Posted by: Pamela Kalivas | January 17, 2012

The Great Stretch Debate: Should you Stretch or Warm Up?

There is much debate from an injury prevention perspective regarding the benefits of stretching.  Stretching programs have been touted as a way to prevent soreness, improve performance and decrease injury risk but there  is more to evaluate before adding a stretching routine to your Ergonomic Program.

Stretching and warming up are not the same. Proper warm-up can increase the blood flow to a working muscle resulting in decrease muscle stiffness.  The best time to stretch a muscle is after a warm-up.  Stretching a cold Stretching for "static work."muscle can increase the risk of a pulling or tearing injury.  The perfect stretch or warming up process comes with practice, experience and is unique to each individual.Employees performing static work duties such as office work benefit from stretching exercises because there are very few changes in body position, which lead to muscle pain and strain.  Employees performing dynamic work such as lifting, carrying or pushing and pulling should not perform stretching exercises. They recommend for dynamic work, engineering interventions like changing tool design, workstation layout or assist devices for lifting, pulling and pushing.  Warming up is used before a dynamic activity to prepare the muscles and joints for more intense activity.According to DoD Ergonomics Working Group the type of work that is performed guides your need for a stretching program.  In their research, evidence shows that properly stretching will increase the muscles’ range of motion but regardless of whether the work is static or dynamic stretching does not prevent injury. is more to evaluate before adding a stretching routine to your Ergonomic Program.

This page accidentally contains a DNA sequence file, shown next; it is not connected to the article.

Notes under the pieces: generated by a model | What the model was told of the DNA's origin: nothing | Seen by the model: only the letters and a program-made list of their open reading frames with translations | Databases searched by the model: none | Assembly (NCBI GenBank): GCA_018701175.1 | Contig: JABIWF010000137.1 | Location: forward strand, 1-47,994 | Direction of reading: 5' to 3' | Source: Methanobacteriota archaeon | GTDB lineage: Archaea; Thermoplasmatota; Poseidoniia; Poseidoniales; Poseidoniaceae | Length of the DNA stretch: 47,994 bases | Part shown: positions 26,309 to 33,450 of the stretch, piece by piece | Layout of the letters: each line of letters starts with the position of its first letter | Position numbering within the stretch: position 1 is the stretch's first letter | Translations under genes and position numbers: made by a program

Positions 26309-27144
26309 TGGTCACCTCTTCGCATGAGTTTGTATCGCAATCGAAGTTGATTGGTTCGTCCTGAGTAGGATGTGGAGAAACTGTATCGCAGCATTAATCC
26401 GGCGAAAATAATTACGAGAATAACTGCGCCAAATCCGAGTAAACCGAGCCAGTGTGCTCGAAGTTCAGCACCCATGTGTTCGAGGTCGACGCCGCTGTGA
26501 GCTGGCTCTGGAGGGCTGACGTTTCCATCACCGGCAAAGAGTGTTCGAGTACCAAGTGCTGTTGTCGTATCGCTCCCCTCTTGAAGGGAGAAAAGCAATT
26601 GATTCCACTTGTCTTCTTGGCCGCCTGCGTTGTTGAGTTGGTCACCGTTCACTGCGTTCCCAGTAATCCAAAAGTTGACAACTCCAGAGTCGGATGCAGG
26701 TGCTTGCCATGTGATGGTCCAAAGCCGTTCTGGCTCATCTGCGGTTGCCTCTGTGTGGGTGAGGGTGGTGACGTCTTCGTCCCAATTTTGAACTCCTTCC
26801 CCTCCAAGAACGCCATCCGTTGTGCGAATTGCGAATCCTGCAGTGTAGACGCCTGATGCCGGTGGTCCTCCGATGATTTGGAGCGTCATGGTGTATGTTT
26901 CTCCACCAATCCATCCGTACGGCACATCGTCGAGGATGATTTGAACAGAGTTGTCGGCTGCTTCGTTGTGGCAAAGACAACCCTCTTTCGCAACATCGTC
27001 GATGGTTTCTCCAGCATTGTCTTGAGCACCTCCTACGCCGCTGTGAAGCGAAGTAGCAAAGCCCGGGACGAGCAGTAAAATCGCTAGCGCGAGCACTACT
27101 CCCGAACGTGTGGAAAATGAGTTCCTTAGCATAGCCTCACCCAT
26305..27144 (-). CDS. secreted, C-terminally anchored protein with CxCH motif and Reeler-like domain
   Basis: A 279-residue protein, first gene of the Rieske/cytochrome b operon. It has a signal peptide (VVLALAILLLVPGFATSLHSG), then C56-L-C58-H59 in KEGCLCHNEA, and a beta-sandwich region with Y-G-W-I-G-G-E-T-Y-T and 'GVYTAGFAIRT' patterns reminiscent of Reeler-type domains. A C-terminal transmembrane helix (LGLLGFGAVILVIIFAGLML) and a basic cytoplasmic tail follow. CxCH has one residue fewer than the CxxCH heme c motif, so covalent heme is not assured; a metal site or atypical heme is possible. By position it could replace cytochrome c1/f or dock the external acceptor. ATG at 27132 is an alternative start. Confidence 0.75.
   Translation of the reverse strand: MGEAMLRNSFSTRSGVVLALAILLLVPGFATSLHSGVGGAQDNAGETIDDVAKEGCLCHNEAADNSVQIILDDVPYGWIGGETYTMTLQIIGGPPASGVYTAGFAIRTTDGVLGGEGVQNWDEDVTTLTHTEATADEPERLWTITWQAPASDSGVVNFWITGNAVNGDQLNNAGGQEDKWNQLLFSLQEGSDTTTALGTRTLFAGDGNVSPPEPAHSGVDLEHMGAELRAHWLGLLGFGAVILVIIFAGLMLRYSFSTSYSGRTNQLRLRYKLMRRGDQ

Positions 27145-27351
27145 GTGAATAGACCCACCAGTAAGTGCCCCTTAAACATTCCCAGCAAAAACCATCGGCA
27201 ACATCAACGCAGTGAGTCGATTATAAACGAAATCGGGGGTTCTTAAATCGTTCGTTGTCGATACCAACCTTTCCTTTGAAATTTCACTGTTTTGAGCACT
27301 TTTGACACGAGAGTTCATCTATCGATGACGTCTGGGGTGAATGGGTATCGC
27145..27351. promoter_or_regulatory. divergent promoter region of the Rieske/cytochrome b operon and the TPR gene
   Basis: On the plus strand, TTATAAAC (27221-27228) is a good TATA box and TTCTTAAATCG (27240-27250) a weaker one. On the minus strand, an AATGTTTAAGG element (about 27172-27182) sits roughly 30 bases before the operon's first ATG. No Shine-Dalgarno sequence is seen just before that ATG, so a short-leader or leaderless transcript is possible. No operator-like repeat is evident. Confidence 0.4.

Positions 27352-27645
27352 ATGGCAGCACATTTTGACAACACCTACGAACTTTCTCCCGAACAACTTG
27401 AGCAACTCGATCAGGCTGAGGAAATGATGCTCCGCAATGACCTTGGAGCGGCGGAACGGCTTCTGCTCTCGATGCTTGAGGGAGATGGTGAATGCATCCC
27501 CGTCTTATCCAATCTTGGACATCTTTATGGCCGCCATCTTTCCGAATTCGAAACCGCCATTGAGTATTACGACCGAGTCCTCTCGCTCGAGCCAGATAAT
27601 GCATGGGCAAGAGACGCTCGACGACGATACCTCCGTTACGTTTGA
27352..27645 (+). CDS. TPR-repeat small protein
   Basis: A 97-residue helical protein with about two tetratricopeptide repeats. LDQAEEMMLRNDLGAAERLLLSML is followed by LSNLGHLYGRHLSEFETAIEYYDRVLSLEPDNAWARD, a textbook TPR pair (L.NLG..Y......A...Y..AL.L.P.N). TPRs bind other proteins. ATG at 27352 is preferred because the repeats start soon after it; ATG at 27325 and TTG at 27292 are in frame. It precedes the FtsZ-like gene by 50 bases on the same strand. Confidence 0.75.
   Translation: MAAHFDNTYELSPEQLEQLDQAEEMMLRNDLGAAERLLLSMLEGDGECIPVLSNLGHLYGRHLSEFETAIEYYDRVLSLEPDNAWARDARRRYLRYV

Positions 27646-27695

Warming up for "dynamic activity."

At Sierra, when implementing an ergonomic program for your company, we evaluate which employees would benefit from either stretching or warming up, focusing on improving employee health as part of your workplace fitness and risk prevention programs. Contact us if you would like to know more about how we can assist you with your current program.  We can determine if your employees are using the right technique for their job tasks, how to do these techniques properly or can implement a new program to meet your needs.

  Contact us at (949) 720-3996.


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